Finding that right balance. A case of two globally merging MNCs’ subsidiaries and their local integration process.
Mergers and acquisitions (M&As) are popular expansion strategies for multinational corporations (MNCs), and, in recent years, cross-border mergers have become more frequent. The post-merger integration process determines the success of M&As between MNCs, and is viewed as a collection of interrelated integration processes across geographical settings. Most often, mapping the integration process is done through an HQ-perspective, thus examining the integration process from a local perspective adds another angle of comprehension. Through a single case study, this thesis highlights a subsidiary integration process and its influencing factors, from a local perspective, in an HQ-decided M&A. Theoretical indications on integration processes in M&As guided the collection of data to determine the pre-, during-, and post-merger situation, and by applying an abductive research approach the theoretical framework was revised during the data collecting process. The results show how the subsidiary integration process is affected by the administrative MNC heritages carried into the merging process, and followed difficulties aligning strategies and cultures of the firms. Also, the applicability of communication and the quality of socialising events have an impact, along with local institutional and relational contexts. There is a need of balancing factors in the complexity of a mandated parental merging decision on subsidiary level. The findings may be applied by managers in MNCs, and guide future researchers within integration from a subsidiary perspective.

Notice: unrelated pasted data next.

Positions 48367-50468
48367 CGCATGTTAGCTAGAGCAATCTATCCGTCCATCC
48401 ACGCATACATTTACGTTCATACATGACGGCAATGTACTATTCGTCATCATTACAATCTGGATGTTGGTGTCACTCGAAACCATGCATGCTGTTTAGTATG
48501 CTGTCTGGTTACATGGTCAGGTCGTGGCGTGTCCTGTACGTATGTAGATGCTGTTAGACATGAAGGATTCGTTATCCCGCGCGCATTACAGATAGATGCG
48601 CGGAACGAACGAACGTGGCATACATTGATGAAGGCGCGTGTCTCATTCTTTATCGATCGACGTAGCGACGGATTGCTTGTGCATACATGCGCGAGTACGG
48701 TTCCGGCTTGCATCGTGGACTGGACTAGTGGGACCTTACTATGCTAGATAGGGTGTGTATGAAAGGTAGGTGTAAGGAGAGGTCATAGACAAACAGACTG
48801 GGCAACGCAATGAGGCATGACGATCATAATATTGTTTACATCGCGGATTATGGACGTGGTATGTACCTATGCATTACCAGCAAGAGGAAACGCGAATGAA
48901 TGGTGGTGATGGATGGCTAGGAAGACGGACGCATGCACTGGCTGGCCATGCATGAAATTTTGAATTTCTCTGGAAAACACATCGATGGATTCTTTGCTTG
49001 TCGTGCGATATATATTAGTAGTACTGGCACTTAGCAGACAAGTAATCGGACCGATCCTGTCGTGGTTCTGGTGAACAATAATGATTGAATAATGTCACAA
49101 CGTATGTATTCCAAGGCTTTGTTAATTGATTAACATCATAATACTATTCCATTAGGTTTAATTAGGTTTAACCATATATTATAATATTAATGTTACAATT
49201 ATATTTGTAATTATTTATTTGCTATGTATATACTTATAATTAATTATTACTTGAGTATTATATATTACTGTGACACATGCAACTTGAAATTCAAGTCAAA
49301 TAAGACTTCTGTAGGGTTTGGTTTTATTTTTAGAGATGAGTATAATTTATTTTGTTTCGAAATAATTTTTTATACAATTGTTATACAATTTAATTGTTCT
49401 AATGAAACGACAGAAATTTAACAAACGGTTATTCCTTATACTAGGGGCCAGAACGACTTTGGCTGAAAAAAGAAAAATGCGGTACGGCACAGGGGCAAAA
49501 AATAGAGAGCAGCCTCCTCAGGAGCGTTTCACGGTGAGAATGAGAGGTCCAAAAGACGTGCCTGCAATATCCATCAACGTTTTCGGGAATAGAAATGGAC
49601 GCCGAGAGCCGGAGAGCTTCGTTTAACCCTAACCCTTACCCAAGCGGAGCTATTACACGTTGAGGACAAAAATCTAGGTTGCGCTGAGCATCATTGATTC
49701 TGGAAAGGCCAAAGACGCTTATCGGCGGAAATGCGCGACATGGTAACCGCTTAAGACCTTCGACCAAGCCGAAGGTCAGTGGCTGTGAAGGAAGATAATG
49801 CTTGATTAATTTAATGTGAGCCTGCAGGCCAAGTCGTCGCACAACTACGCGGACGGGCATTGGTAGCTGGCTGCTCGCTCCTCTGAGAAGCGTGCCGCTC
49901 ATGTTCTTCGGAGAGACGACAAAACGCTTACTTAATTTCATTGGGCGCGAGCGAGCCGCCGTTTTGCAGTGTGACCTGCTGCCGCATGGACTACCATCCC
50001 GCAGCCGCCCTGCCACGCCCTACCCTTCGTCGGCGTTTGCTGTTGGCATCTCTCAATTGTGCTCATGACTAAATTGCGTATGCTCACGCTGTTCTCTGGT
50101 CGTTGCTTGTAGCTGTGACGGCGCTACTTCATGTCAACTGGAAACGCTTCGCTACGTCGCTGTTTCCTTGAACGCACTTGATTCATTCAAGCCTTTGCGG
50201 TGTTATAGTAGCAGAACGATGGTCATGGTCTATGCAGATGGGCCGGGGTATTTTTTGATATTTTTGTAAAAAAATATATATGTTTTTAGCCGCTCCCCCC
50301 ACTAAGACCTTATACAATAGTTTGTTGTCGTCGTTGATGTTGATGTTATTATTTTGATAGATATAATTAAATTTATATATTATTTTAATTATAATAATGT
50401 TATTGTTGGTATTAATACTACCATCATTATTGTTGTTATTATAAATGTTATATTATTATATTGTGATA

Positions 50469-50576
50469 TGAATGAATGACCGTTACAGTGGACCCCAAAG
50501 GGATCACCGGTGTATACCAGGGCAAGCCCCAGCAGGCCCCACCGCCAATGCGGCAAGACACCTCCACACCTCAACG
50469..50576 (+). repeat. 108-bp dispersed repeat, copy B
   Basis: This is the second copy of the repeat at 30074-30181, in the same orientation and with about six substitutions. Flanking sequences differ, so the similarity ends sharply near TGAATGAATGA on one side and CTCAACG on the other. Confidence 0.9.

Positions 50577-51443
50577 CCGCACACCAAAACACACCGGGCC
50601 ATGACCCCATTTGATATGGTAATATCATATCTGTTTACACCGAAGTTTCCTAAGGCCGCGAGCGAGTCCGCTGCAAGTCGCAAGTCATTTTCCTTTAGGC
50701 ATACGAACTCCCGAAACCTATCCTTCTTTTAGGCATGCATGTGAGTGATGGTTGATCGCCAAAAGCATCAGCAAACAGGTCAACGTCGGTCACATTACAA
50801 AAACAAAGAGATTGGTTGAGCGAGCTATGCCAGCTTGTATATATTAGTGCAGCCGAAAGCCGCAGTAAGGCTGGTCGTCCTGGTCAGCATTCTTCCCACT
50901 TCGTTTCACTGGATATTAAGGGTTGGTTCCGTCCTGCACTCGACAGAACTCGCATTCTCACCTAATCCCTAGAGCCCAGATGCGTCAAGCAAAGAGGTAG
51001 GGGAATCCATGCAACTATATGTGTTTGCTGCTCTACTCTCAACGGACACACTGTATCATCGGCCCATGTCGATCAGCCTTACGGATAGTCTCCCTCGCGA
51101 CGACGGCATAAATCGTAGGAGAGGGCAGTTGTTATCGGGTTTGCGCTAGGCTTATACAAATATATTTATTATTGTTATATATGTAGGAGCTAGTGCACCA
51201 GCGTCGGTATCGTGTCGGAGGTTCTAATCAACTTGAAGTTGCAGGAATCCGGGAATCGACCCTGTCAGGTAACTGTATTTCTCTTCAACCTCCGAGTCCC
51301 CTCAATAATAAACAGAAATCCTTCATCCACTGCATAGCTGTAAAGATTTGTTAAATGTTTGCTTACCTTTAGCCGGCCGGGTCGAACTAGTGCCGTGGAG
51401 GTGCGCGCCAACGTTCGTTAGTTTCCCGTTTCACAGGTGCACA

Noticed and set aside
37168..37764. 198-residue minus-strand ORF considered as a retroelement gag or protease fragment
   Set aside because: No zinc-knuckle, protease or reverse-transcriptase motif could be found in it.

MSc in International Business and Trade
Merger and Acquisitions
Master Degree Project